Sunshine Week news roundup - Tuesday, March 17
Sunshine Week is well underway, events are happening across the state, and media outlets are publishing stories that highlight "your right to know" how government is working. Today's coverage leads off with several stories about Sunshine Day in Durham and a look at using LobbyGuard machines to screen who enters a public meeting. And The Gaston Gazette has an open government quiz.
Sunshine Day 2015 is over, but the conversations it started continue. Attorney General Roy Cooper's keynote speech, in which he said he has noted a shift from openness toward secrecy in state government, was reported in several outlets. The News & Observer and The Charlotte Observer shared coverage, which you can read here and here. WRAL live streamed much of the day, and has video online of the body-worn camera panel, as well as coverage of the day here. Time Warner Cable News also reported on Sunshine Day here. During the speech by Cooper, a Democrat, state Republican Party Executive Directory Todd Poole announced that he had filed a public records request for Cooper's correspondence with former Governors Bev Perdue and Mike Easley.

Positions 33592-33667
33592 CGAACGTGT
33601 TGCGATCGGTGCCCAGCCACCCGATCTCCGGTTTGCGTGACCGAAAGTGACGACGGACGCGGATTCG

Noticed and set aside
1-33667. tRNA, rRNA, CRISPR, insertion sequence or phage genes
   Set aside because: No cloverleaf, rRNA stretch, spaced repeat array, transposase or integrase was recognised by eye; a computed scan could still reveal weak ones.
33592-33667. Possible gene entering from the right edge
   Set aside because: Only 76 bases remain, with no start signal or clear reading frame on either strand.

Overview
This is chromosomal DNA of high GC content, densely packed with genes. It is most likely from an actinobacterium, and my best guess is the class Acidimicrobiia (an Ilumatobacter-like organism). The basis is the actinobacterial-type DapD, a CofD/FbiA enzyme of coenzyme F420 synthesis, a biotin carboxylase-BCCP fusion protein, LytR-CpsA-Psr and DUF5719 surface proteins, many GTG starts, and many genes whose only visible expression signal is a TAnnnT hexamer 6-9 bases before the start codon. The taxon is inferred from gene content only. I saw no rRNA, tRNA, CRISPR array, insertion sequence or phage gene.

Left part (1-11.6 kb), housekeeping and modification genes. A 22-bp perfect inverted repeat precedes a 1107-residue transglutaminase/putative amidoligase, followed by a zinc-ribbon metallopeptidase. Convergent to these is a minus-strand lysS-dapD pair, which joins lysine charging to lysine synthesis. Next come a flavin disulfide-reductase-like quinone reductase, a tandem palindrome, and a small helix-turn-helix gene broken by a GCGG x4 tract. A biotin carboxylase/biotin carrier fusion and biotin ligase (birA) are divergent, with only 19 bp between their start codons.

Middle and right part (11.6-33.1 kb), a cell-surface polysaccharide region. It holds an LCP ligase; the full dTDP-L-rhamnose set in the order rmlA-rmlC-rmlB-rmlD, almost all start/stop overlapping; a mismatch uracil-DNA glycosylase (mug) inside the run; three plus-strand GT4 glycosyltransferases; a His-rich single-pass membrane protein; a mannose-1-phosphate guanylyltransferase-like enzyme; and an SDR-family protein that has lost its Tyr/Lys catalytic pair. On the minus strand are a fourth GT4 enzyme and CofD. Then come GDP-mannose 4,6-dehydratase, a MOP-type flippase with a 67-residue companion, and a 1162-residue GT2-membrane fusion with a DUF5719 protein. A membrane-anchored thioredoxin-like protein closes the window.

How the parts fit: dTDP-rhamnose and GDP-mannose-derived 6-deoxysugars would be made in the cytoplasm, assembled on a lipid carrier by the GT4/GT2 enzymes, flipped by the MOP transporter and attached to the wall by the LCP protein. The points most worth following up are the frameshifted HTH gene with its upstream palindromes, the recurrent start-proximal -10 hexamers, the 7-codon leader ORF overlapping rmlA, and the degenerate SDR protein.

WRAL reporter Mark Binker writes about the Wake County School Board's use of a LobbyGuard machine to screen people entering meetings. The machine takes a photograph of people entering and runs their drivers license data against a list of sex offenders and people who have been flagged by school officials. Requiring people to use it raises some significant questions under the Open Meetings Law. Read his story here.
The Gaston Gazette created an interactive N.C. Open Government Laws quiz. See how well you do.
The Winston-Salem Journal reports on Forsyth County courts using digital displays to keep people in the courthouse aware of what is happening in different courtrooms.
The Gaston Gazette wrote yesterday on the importance of National Freedom of Information Day and the principles underlying the need for a "right to know." It's sister paper, The Times-News in Burlington, ran a variation of the same editorial today.
The Charlotte Observer argues that information about economic development incentives that was recently made off-limits by the General Assembly should be returned to being a public record.
And the Journal is in favor of a compromise bill that would keep public notices in newspapers or their websites.
The Carolina Public Press is hosting a forum "Newsmakers: The Best & Worst of WNC Open Government" today at the Jackson County Public Library in Sylva at 6:30 p.m.